Most of Bangladesh is very, very flat and the whole area is bisected with numerous rivers and streams. The rivers have traditionally been both transport routes and major transport barriers and they continue to be so today. However, things are changing. Bangladesh has recently completed the construction of a series of bridges spanning some of the streams and road and rail transport is taking passengers and freight away from the rivers.
Nevertheless, river traffic is still important and the shear variety of craft makes it interesting for the visitor. Dhaka, and almost all the other major towns, is located on a river. One of the most interesting experiences in Dhaka is to get out on the river and see the river traffic for yourself. This can be done is several ways.
There is a cruise boat that operates half and full-day tours on the Turag River, which is on the western side of the city. This is operated by Contic and is recommended by some of the hotels. I have not had any experience with this. What I recommend is to take a small boat out on the teaming Bariganga River from old Dhaka. The best place to do this is at, or adjacent to, the Sadarghat boat terminal. The easiest boat to rent is one of the small hand operated canoes which provide transport across the river. These will take you from one side to the other for a few Taka but it is better to offer an operator 100 Taka (less than US$2) to give you a 30 minute trip along the river and back to your starting point. This can be difficult to negotiate because many operators don’t speak English but if you have a foreign face, it won’t be long before someone comes along to help.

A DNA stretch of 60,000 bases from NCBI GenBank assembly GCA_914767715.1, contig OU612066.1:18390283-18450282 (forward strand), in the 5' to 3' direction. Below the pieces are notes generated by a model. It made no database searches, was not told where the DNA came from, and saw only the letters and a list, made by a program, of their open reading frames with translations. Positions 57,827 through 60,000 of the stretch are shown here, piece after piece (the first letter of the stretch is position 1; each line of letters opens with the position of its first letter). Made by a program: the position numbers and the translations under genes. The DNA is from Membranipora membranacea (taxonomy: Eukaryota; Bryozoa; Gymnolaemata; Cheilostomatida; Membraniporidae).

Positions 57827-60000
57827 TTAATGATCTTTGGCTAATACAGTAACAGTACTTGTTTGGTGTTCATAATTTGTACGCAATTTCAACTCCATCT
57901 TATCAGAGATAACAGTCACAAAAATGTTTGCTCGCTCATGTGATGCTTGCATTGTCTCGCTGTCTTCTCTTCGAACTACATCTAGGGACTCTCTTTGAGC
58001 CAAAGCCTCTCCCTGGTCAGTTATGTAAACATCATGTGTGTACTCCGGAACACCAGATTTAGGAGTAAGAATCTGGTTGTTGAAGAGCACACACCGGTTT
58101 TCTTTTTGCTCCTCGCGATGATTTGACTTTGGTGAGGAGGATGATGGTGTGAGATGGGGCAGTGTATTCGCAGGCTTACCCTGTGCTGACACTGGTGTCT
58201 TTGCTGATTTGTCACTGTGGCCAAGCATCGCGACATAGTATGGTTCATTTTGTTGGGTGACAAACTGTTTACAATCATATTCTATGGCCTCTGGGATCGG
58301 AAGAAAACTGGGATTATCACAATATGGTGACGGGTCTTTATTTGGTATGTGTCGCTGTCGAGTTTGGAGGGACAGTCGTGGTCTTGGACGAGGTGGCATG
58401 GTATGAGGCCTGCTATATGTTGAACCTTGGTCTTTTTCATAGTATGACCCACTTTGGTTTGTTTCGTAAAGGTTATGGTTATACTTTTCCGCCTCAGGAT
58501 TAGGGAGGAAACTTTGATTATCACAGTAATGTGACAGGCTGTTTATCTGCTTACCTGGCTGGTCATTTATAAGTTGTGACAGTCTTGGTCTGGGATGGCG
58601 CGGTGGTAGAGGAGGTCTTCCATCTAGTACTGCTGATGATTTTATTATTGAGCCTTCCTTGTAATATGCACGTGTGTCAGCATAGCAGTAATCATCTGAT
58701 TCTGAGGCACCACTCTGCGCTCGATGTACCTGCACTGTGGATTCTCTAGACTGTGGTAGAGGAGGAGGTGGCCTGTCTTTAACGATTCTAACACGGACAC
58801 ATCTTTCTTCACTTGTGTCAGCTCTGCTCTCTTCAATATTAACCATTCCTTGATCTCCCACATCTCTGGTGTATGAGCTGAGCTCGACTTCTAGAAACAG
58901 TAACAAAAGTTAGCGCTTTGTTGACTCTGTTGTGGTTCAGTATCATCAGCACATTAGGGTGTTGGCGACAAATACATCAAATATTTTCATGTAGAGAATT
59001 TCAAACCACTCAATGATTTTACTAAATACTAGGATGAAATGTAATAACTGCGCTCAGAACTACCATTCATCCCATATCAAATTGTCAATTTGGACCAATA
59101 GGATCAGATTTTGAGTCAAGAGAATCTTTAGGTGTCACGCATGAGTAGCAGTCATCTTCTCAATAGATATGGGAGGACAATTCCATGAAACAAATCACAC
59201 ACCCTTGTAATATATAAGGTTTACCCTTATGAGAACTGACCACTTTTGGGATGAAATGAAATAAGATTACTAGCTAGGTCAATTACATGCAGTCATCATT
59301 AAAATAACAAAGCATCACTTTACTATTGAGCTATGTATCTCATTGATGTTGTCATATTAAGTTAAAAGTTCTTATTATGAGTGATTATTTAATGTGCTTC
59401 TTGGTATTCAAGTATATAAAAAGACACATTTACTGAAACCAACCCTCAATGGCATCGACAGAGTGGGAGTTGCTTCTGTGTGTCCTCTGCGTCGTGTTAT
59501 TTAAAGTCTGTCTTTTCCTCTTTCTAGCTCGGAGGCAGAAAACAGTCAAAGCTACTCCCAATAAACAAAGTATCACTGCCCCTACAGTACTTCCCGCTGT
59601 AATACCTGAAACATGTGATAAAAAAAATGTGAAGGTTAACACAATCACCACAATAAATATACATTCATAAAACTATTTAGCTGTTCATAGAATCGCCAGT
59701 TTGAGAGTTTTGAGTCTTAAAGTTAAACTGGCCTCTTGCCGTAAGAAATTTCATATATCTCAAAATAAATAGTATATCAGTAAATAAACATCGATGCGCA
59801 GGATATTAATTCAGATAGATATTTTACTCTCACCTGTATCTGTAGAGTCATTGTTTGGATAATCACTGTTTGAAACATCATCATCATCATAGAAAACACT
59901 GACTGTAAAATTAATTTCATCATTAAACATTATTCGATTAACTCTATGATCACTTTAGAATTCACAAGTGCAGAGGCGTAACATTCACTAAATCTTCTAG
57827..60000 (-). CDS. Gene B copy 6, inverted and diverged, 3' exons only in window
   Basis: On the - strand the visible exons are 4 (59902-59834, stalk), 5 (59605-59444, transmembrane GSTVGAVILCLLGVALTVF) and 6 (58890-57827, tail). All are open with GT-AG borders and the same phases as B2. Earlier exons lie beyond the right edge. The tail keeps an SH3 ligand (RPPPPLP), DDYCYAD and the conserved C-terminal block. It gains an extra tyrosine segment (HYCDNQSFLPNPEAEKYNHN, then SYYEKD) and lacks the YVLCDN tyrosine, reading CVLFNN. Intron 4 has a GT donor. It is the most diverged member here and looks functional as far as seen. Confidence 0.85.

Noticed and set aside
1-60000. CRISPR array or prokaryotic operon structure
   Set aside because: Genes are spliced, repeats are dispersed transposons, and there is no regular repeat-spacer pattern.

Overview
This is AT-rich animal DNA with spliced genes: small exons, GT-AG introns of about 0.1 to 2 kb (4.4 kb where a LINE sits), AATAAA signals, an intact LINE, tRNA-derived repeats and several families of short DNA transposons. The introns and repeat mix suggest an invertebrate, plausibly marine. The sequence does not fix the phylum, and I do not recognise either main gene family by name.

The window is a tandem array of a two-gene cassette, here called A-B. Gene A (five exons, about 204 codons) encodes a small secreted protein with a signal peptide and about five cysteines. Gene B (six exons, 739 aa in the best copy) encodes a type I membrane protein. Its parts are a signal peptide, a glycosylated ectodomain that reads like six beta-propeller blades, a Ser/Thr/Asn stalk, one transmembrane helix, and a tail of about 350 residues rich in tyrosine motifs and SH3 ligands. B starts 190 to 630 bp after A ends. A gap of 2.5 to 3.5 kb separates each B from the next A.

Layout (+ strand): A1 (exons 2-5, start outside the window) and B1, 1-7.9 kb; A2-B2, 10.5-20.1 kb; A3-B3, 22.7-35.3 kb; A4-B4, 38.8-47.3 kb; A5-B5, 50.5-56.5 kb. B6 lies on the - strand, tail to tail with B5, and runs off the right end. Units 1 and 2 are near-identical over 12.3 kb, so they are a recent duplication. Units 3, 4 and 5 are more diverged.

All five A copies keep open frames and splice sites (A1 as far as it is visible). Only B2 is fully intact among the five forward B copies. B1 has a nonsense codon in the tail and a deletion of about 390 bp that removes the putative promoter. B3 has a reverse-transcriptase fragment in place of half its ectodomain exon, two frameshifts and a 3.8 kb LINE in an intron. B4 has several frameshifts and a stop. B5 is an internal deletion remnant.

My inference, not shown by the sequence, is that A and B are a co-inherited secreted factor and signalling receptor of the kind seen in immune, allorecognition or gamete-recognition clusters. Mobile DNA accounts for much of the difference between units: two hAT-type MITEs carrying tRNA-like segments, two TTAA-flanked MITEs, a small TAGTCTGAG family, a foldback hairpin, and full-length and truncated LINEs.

The river at this point is at least half a kilometer wide but it seems crowded with boats of all types. There are the cross channel canoes, ancient houseboats tied up to the banks, barges used for transport and living, scores of large ferries which ply the waterways to country towns, and some ships which negotiate the river system from the Bay of Bengal. You see people washing, cooking, eating, sleeping and just lying around. You will be as interesting to them as they are to you. You will be amazed at the dexterity of the boatman as he weaves his way between other craft, missing some by a matter of metres. It looks like chaos to the untrained eye, but there must be a logic to all you see otherwise there would be collisions and fatalities on an hourly basis. Take your camera as there are lots of photo opportunities particularly early morning and late afternoon. You will need a good hat if you go at midday in summer because the boats have no cover.
Tours are also operated by Bangladesh Parjatan Corporation, the national tourism organization.